Massachusetts has been a leader in this respect. The state recently introduced the CultivatED program — a jails-to-jobs initiative that allows people with criminal records to enroll in cannabis-related courses at community colleges. The program also offers financial assistance, job training, and legal help to people who have been negatively affected by federal drug policy.
The state claims that this program is the first of its kind. If it succeeds, it may spur other states or schools to create similar initiatives.
What Does the Future Hold?
In 20 years, will it be normal for high school graduates to head off to college determined to major in marijuana?
Industry experts predict that more and more cannabis-related programs will appear. It's also in cannabis companies' best interest to invest in and encourage educational opportunities.
"You can't throw people into this wild west and expect success without investing in educational opportunities that are legitimate and up-to-date and well-resourced," Papillion said.
The fact of the matter is, creating a program in cannabis studies isn't easy. With so many states still debating marijuana regulations, the legal aspects of these programs can seem like a tangled web.
“[Cannabis] course and degree track programs … are certainly going to spur more interest in the field as a career and will help drive innovation that could create all sorts of additional opportunities.”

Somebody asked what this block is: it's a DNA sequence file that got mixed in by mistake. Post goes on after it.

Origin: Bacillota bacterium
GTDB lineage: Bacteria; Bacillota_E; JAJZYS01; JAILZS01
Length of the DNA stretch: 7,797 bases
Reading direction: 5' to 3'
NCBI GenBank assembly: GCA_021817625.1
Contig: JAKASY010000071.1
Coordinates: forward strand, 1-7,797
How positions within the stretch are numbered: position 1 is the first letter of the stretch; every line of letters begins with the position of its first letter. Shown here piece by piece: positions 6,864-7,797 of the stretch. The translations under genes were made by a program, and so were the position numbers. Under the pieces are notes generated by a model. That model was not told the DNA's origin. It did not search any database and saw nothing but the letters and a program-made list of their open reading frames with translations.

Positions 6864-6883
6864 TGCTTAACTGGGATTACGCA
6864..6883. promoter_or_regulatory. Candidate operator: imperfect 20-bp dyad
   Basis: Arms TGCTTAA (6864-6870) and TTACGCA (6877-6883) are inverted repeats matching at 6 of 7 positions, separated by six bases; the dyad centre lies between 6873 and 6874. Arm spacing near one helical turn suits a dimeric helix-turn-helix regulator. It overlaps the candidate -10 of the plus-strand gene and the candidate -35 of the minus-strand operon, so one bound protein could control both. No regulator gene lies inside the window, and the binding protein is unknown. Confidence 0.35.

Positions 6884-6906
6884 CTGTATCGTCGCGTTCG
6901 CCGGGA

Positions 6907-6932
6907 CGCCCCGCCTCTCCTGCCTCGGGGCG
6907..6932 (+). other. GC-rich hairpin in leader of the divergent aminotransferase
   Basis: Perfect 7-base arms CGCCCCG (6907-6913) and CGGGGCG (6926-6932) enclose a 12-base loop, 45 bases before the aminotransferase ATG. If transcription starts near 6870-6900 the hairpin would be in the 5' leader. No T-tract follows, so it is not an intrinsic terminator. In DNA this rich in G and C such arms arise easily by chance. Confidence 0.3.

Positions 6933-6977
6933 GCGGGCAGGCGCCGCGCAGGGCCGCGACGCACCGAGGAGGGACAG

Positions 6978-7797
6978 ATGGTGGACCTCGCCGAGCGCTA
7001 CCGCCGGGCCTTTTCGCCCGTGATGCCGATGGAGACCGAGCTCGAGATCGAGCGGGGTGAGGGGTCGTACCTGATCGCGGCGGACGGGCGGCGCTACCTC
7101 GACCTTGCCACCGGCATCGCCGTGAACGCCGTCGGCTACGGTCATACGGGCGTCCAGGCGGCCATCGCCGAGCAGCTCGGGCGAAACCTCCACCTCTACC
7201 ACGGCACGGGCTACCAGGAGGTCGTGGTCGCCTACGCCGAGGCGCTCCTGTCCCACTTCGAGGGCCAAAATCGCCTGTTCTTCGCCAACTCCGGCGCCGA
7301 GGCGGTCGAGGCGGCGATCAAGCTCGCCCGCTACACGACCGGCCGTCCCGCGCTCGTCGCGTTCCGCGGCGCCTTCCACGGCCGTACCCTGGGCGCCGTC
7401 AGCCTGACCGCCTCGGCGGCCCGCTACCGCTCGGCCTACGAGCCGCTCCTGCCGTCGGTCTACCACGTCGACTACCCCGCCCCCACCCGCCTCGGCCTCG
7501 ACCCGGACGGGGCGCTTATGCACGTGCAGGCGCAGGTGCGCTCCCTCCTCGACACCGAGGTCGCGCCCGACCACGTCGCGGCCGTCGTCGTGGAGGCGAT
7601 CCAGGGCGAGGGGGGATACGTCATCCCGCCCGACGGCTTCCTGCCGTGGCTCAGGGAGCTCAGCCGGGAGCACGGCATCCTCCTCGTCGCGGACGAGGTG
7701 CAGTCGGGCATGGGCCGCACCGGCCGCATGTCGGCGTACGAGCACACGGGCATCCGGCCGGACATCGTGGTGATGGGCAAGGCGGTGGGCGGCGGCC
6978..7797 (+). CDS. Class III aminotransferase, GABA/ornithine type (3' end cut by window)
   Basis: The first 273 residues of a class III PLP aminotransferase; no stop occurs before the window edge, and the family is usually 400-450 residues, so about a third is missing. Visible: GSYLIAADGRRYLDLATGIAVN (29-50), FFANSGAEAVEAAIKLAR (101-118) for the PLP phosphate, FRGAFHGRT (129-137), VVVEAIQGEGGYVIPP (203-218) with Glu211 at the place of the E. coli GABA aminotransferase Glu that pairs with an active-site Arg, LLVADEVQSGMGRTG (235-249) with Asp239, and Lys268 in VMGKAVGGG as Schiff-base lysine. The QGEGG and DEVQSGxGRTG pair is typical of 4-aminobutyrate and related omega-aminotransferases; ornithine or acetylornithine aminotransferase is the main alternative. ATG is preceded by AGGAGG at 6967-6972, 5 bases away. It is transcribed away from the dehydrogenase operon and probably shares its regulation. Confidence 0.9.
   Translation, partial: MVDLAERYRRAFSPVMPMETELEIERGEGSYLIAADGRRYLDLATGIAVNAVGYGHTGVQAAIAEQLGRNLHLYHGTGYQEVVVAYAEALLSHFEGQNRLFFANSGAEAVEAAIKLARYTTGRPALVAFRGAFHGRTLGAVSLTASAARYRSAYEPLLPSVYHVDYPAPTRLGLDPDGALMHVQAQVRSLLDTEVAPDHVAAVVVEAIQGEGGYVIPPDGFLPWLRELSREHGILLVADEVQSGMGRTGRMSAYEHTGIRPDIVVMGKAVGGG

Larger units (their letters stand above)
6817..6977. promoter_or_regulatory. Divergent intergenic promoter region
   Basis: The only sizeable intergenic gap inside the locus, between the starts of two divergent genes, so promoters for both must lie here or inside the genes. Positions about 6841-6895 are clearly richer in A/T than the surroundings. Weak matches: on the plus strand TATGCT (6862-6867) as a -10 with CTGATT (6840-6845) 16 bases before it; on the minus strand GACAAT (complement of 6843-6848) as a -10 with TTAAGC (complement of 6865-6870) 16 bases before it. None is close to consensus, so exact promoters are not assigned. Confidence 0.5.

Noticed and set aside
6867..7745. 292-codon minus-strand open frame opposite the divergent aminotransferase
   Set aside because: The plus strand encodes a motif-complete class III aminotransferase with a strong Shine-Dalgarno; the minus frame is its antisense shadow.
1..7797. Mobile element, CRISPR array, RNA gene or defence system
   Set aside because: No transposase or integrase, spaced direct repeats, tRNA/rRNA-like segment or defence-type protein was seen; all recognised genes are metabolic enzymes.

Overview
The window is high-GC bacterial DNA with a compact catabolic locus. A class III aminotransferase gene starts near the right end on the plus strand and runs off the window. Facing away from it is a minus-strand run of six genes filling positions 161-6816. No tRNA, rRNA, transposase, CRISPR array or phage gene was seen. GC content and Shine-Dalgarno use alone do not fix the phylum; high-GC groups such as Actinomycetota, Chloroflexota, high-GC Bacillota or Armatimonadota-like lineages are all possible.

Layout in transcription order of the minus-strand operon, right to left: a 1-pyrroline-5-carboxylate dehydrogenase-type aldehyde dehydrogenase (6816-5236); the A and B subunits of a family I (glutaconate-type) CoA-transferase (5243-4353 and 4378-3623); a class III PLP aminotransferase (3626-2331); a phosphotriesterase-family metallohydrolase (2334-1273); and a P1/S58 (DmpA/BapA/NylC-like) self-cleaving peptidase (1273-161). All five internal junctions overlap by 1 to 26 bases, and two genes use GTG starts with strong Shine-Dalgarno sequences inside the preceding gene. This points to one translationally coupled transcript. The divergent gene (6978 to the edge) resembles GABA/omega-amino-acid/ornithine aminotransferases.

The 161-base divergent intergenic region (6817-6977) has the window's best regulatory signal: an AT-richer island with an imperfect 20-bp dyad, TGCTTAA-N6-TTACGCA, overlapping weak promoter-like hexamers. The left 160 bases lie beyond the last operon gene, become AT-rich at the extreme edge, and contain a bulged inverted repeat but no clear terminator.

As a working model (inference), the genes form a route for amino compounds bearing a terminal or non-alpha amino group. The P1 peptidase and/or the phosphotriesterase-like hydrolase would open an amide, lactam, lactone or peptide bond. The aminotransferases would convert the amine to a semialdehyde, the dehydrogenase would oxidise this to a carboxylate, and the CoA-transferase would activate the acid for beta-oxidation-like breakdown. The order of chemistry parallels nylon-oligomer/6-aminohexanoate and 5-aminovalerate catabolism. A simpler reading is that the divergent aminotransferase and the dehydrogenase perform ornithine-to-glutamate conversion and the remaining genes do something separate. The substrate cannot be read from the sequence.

At the research center at UC Davis, for example, researchers must be careful not to cross any legal boundaries.
"Center leadership has to pay close attention to both state and federal regulations, especially as they evolve, to communicate to campus researchers what they can and cannot do to advance knowledge and understanding in this field," said Perry King, executive analyst for the vice chancellor at the university's Office of Research.
But ultimately, it makes sense for higher education institutions to keep creating cannabis-related programs, especially when there's such a high demand from both students and the industry.
"Course and degree track programs being offered in higher education are certainly going to spur more interest in the field as a career and will help drive innovation that could create all sorts of additional opportunities," Fox said.
Should You Get a Cannabis Degree or Go to Cannabis College?
That answer is not quite a resounding yes. It's more of a maybe, if it's right for you.
Actually, the answer largely depends on what you want to do with your career. If you want to work in cultivation or pharmacology, you need to learn specifically about cannabis as a plant and a substance. Focusing on cannabis-related coursework or research can certainly boost your chances of landing a job in the field.
But if you want to work in accounting or brand management, consider sticking with more traditional classes. You can apply these business skills directly to the cannabis industry without taking a cannabis studies course. They're likely to be more effective in preparing you for your career, Papillion advised.
Remember, don't skimp when you're researching cannabis programs — especially when it comes to for-profit institutions: "The quality of these programs can vary widely, so it is vital for potential students to do their due diligence," Fox reminds students.
Finally, keep in mind that despite calls of a "green rush" in the cannabis industry, you'll have to work hard and remain patient. Very few people become quick-minted millionaires over the course of a few months.
With a fair amount of persistence and a realistic outlook, though, enrolling in a cannabis course could be the first step in a long and successful career.